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More on GRO: Council discusses AAP public engagement and accessibility

The conversation about the GRO site's AAP continued during Monday night’s city council meeting.

GRO Burnaby

A rendering of the City of Burnaby's Green Recycling and Organics (GRO) facility that could be built on 21 acres of parkland at Fraser Foreshore Park. (City of Burnaby)

The conversation around Burnaby’s proposed Green Recycling and Organics (GRO) facility continued during Monday night’s city council meeting.

Council reviewed a report about enhanced public education around the city’s alternative approval process (AAP) to determine whether or not 21 acres of current parkland at Fraser Foreshore Park should be undedicated in order to build the facility.

Residents who wish to oppose the undedication of the parkland have until April 28 to sign and return an elector response form, which must be done on paper and returned by mail or in person. The forms are available online (to be printed) or can be picked up at five locations around the city. Electronic submissions are not permitted.

Those who wish to support the project being built at the Fraser Foreshore site do not need to take any action, and those who don’t participate will be counted as being in favour of the facility.

If fewer than 16,250 residents—or 10% of those eligible to vote in municipal elections in Burnaby—vote in opposition to the project, the city can proceed with the undedication. The process has been criticized by many residents for its lack of engagement with the community.

During the Feb. 27 city council meeting, Coun. Alison Gu introduced a motion requesting staff to look into the possibility of a mail-in ballot process.

Staff reported back on the matter on Monday night, concluding that a mail-in ballot option was not “feasible” because AAPs require resident participation by opposing submissions only and “if elector response forms are sent out to the entire electorate, it could be perceived that Legislative Services is presupposing how each eligible elector would ‘vote.’”

Instead, Legislative Services says it is provided some “enhanced services” in relation to the AAP, such as pre-paid postage envelops addressed to its office at City Hall included in the voter packages (available at pick-up locations), and translated versions of the elector response forms in six languages (Mandarin, Cantonese, Korean, Tagalog, Spanish, and Persian). As well, it says that accessibility accommodations to receive AAP voting packages are available on a case-by-case basis.

The report notes that there will also be two public open houses to give residents more opportunities to learn about GRO and receive clarifications on the AAP. The events will take place sometime in late March and early April. A video about the project will also be presented at the open houses.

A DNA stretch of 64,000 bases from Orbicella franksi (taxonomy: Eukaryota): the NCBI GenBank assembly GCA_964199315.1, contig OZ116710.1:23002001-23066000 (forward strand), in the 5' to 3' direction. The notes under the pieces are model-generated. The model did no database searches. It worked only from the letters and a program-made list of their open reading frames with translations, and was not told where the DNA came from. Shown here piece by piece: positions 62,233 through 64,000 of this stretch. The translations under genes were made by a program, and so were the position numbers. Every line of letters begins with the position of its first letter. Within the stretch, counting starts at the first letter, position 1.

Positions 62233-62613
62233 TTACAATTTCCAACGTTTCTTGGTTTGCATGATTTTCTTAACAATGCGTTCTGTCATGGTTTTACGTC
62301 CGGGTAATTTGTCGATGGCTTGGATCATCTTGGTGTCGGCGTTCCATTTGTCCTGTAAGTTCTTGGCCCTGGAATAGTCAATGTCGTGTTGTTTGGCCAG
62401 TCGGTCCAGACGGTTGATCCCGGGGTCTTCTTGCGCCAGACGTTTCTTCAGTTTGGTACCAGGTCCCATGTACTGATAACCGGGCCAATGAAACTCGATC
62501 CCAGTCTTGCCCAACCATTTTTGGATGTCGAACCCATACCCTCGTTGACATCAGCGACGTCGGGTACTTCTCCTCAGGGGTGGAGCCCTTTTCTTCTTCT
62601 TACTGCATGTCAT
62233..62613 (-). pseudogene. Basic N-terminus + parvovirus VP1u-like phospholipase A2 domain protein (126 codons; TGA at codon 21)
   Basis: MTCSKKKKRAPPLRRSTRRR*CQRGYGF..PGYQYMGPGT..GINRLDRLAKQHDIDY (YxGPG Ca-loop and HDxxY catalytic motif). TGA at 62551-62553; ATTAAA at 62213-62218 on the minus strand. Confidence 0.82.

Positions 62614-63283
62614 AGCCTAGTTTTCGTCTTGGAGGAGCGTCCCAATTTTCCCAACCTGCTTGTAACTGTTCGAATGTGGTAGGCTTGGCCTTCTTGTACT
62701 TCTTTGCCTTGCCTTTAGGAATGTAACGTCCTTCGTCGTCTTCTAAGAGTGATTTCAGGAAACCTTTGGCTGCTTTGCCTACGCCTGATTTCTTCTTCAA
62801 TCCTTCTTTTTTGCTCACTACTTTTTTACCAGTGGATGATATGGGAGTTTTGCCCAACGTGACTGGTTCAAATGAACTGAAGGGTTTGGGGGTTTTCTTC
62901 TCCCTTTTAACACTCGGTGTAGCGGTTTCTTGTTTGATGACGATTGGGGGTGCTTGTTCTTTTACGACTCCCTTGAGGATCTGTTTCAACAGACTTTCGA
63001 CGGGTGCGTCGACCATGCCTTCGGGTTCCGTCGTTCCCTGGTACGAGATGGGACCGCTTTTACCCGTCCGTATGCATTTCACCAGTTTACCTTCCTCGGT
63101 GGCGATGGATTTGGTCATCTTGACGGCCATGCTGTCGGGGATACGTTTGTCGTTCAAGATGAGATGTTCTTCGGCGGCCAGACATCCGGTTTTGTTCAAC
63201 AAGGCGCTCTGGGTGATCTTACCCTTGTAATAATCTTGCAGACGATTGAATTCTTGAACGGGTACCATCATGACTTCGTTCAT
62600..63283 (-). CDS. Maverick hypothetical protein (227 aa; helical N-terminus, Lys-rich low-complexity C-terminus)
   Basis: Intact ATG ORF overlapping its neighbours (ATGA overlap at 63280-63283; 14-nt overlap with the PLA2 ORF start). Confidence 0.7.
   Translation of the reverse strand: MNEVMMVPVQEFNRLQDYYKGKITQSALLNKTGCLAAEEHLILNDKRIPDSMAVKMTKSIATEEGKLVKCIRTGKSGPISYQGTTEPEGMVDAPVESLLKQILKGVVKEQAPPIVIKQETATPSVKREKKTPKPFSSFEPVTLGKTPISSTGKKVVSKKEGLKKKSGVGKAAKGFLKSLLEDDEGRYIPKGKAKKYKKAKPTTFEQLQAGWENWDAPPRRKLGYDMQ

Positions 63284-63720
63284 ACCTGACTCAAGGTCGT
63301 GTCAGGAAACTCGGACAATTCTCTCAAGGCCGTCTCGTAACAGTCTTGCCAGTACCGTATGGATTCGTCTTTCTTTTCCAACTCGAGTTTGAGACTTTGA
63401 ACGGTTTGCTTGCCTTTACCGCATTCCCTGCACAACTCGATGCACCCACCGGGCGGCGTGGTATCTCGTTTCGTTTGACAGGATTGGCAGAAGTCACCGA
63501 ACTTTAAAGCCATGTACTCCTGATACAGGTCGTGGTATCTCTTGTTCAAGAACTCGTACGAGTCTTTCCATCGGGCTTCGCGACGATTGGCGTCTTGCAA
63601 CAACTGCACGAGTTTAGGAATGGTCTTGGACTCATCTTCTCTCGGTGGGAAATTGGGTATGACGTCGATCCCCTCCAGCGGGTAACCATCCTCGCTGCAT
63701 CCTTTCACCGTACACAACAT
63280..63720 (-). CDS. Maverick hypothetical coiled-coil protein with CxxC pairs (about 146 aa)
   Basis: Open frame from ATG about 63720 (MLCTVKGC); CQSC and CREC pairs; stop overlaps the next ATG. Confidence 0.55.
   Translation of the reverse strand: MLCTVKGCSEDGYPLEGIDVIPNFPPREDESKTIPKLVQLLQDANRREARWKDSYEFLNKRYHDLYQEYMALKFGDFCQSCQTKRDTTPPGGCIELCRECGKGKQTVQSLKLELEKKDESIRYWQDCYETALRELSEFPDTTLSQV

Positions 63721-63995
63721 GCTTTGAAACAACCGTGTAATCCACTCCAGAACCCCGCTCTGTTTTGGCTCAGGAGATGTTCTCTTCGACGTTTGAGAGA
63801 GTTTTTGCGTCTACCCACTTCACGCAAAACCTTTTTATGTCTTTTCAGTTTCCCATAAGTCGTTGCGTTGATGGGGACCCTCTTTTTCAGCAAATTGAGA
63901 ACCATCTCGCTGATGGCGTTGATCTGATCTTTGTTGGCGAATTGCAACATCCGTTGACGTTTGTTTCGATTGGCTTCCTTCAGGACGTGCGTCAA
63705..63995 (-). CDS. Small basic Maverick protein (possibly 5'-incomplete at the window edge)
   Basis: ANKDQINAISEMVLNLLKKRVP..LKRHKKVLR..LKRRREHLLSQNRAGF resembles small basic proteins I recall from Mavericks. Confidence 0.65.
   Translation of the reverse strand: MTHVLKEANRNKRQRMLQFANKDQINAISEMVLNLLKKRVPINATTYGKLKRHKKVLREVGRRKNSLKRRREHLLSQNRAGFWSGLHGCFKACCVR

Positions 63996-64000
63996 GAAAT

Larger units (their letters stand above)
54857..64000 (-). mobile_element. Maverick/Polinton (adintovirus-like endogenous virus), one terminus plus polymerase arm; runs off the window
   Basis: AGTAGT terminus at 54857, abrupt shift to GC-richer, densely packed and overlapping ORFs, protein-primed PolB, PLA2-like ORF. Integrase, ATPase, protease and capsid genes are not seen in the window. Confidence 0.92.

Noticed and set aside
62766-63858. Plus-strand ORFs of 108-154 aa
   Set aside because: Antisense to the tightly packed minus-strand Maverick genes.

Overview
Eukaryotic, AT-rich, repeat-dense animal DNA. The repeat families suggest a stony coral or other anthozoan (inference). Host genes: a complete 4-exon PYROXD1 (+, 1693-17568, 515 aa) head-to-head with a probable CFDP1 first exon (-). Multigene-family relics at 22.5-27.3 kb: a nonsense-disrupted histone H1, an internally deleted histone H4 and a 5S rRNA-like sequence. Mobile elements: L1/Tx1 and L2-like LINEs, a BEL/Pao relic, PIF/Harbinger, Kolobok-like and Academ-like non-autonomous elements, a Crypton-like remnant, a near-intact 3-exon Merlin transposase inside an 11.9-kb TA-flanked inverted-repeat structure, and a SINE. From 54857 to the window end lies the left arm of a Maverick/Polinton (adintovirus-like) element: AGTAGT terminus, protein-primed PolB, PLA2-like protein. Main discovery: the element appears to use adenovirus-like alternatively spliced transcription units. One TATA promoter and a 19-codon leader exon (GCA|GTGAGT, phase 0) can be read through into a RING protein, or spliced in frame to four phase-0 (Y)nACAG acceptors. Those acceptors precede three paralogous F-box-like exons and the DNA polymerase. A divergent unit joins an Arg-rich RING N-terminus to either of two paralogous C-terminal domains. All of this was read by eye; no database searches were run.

In response to the report, Gu expressed that she was “a bit disappointed” to see how the AAP process moved forward.

“I think there was a bit of confusion. I was under the assumption that staff would report back to council as typically traditional, and when this AAP moved forward with staff deciding on certain steps to take to improve the process, I was a bit taken aback by that,” she said.

Gu asked if staff were able to explore the feasibility of residents being able to return their filled-out forms via an email PDF, making it easier for them to send in their ballots. She added that she was made aware that this is an option offered by Prince George for its AAP process.

Nikki Best, director of the city’s legislative services department, noted that other communities have “different ways of facilitating the AAP.”

Best said that Legislative Services and legal did inquire about PDF email submissions but decided that “to protect the integrity of the AAP process here, we would have to introduce and develop policies that have not been written before” and “there would be no way to ensure the protection of privacy and integrity of the ballot.” She added that the City of Burnaby does not have a digital signatures acceptance policy and digital signatures are not accepted in elections.

“We would essentially be inventing a wheel here that’s never been invented,” she said.

Coun. Daniel Tetrault had questions specific to open houses and how the city would advertise them.

Staff confirmed that the city would share information about the town halls on its website and social media, and ensure that information would be available at community centres as well.

Coun. Richard T. Lee inquired about more advertising about the AAP around the city.

Juli Halliwell, general manager of corporate services, said that the city was looking into a mail-out postcard with information, but the $30,000 that it could cost has not been factored into the current budget.

Best also had a few comments about the AAP itself, saying that it is “an early stage” of the overall GRO facility process.

“This is for park dedication removal bylaw. If this AAP fails or proceeds, council still has to adopt the bylaw. Council still has to go through consultation and engagement of the site itself and the engagement of what’s going to happen and how the site will be built,” she said. “This is stage one. If council has an AAP process and fails, it does not allow the project to proceed at the site at the size as proposed in the council reports.”

The recommendations in the report for enhanced community engagement were seconded and carried.